For an old lady, she is quite childish. She likes to play nasty games, like going into my closets when I'm not home and altering my clothes so they don't fit. And she messes with my files and papers so I can't find anything. This is particularly annoying since I am extremely neat and organized.
She has found other imaginative ways to annoy me. She gets into my mail, newspapers and magazines before I do, and blurs the print so I can't read it. She has done something really sinister to the volume controls on my radio and telephone. Now, all I hear are mumbles and whispers.
She has taken the fun out of shopping for clothes. When I try something on, she stands in front of the dressing room mirror and monopolizes it. She looks totally ridiculous in some of those outfits.
Just when I thought she couldn't get any meaner, she proved me wrong. She came along when I went to get my picture taken for my driver's license, and just as the camera shutter clicked, she jumped in front of me! No one is going to believe that the picture of that old lady is me!

Tuesday, October 11, 2011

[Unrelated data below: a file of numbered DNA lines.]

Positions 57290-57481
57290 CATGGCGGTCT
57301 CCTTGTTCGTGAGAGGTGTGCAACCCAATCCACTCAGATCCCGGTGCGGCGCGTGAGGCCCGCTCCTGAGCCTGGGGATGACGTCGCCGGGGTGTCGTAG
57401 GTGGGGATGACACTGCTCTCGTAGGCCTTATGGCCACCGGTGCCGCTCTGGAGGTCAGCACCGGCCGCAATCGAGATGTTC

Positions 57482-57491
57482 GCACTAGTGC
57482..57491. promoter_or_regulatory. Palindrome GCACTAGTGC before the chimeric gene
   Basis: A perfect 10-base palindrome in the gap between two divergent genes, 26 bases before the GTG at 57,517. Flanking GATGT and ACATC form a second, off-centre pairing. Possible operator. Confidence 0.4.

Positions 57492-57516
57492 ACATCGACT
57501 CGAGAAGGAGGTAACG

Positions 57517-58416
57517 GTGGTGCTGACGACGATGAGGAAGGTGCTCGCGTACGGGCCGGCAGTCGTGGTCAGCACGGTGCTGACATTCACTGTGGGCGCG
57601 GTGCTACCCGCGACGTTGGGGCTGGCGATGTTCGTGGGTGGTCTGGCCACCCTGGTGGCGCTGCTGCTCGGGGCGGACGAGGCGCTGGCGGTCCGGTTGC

Stuff Collects

When I first started writing for publication in 1973 my "office" was the kitchen table. I didn't even own a typewriter so I wrote things by hand and then went over to my mom to type the piece for submission. That was too unhandy so I soon bought a used manual typewriter on an auction. That antique Royal typewriter has been resting in the attic for years.
I thought I was really getting up in this world when I bought an electric typewriter. By then I was writing enough that my office had expanded to a card table which was set up wherever it was most convenient at the time---kitchen, bedroom, or basement. When I started writing Sunday school quarterlies I taught myself to compose on the typewriter due to space limitations. Composing on the typewriter saved a lot of time because I knew if I had too much or too little to fill the space alloted for each lesson. After the rough draft was written I spent at least three full days retyping two copies of the manuscript. By the end of three full days of typing I would be typing my dreams at night.